Hello from my apartment in Europe! Last Sunday was my last Australian race for the year, the final round of the Focus Crossfire Cup. I love our local races because Port Adelaide Cycling Club events are run like clockwork and the course designers always get the best out of each parkland location. For the first time this year we had permanent allocated numbers for the whole series based on the previous year’s rankings which meant I got to race with the highest number in the Women’s A series, ‘101’. After winning the series I’ll get to keep the number for next year, unless PACC decide to mix it up and give the Women A riders the ‘1’- series and the Men A riders the ‘101’-series next time. #smashingthatglassceiling
I finished the National Series in second overall behind the very deserving winner, Kim Hurst from NZ (Follow her on facebook and instagram). I am happy with this result as it shows my consistency this season and Kim was a completely deserving winner as she beat me every time we raced. While I was happy with my results I had too many second places this year so next year I want to be on that top step.
In hindsight I wish I carried better form into the last two National Series rounds. I had decided to have a rest after National Champs to feel refreshed for Europe but I missed the opportunity to contest more closely our first ever Australian UCI C2 races. The success of these events show the momentum building in our Aussie CX scene and I’m sure even more international riders will consider making the trip next year.
One minor issue we have to sort out is to get the points from these early season races counted straight away. Currently the UCI wait until after the first world cup at the end of September to update the points and after that it is a weekly rolling update. This discourages international riders from coming to Australia or Australian riders going over to America for the early season as any points in Australia won’t count in those early season races.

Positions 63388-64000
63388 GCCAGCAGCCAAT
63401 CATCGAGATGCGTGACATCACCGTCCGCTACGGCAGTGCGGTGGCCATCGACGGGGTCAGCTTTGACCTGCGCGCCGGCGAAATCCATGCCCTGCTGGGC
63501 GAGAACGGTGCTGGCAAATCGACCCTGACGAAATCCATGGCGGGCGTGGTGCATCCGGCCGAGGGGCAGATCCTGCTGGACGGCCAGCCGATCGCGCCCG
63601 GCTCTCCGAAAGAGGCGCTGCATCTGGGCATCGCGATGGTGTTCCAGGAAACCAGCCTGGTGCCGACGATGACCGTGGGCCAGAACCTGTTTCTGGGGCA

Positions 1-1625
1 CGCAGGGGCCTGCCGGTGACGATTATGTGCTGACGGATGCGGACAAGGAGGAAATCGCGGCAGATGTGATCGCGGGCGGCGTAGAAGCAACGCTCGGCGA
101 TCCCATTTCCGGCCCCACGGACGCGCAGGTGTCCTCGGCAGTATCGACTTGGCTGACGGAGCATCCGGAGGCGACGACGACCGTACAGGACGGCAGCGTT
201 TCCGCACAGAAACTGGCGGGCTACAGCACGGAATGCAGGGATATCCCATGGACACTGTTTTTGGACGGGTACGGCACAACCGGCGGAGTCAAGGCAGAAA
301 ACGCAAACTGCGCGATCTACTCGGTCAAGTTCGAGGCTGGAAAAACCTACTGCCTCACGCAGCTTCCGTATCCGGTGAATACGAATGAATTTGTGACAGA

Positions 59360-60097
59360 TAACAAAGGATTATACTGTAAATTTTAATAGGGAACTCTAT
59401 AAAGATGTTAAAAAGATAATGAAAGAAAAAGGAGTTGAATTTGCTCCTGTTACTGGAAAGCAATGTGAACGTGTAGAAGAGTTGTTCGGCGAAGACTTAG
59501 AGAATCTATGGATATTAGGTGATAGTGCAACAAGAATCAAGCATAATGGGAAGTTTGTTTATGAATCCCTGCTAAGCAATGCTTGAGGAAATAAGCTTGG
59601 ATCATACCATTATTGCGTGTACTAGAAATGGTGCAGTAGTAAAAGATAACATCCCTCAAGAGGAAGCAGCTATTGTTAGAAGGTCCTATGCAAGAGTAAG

The National Champs was also a second place finish for me this year. I went into the race believing I could win and I raced to my strengths, leading in the technical sections and easing off in the straights. It was an interesting race because Peta and I had prepared so differently leading into it. Peta has a MTB background but had come off an intense American summer road/criterium season This gave her amazing fitness and top end but no cross bike specific preparation. Because of this difference in strengths there was a lot of back and forward, good close racing for the spectators. It was disappointing to not win and take the green and gold to Europe but it is still a big step up from my results in previous years. Plus, coming second at National Champs meant I got to do my first anti-doping pee test – when you’re peeing in a cup while someone watches to ensure you’re not tampering with the sample you know you’ve #madeit.
The quality of the Elite Women’s field this year has been fantastic, not just a higher level at the front of the race but also greater depth which means closer racing for everyone. For example, at the National Championships two years ago 5th place was 3’38”down and this year 5th place was 0’53” down. Obviously different styles of courses do effect the time gaps but the close racing was seen across the board all season which is really exciting!
American CX rider, Rebecca Fahringher (Follow her facebook and instagram) wrote about considering how much of the World cups she was planning to do and said “I hope to have achieved a level of National domination before next aiming for World domination, but I have learned that the quest for world domination is a great leap towards training for National domination.” I liked this quote because although I didn’t quite get the absolute top results I wanted in Australia, I proved to myself that I am ready to learn all I can racing the best in the World in Europe. Everything i learn over here I’ll take home with me for 2018 #NationalDomination.
Cheers! Blog post with my race calendar will be up tomorrow.